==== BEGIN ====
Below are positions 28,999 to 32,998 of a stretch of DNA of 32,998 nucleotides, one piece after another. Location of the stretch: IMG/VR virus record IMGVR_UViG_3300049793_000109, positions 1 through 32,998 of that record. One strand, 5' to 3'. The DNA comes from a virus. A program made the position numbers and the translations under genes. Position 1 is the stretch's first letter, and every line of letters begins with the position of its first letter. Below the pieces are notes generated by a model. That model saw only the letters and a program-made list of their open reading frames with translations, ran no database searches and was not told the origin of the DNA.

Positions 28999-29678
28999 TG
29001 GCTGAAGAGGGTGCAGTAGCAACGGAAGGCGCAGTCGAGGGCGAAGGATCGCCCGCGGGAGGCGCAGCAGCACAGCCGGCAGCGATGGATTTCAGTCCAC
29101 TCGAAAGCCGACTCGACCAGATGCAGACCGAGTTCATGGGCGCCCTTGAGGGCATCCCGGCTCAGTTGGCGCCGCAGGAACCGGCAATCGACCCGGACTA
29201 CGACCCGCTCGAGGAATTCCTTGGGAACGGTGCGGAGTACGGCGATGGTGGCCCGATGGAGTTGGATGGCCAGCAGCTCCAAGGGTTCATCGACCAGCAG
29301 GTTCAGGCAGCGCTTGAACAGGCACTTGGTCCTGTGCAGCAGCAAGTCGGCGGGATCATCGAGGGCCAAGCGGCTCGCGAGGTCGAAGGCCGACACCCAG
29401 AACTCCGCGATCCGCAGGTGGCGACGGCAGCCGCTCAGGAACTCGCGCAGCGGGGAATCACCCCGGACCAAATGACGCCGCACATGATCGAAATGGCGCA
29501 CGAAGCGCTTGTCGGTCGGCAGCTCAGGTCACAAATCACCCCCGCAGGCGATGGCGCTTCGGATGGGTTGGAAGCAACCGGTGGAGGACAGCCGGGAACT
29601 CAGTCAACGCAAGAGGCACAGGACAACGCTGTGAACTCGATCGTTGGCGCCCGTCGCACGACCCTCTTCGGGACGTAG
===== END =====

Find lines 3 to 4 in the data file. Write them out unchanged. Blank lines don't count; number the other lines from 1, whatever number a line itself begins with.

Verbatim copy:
28999 TG
29001 GCTGAAGAGGGTGCAGTAGCAACGGAAGGCGCAGTCGAGGGCGAAGGATCGCCCGCGGGAGGCGCAGCAGCACAGCCGGCAGCGATGGATTTCAGTCCAC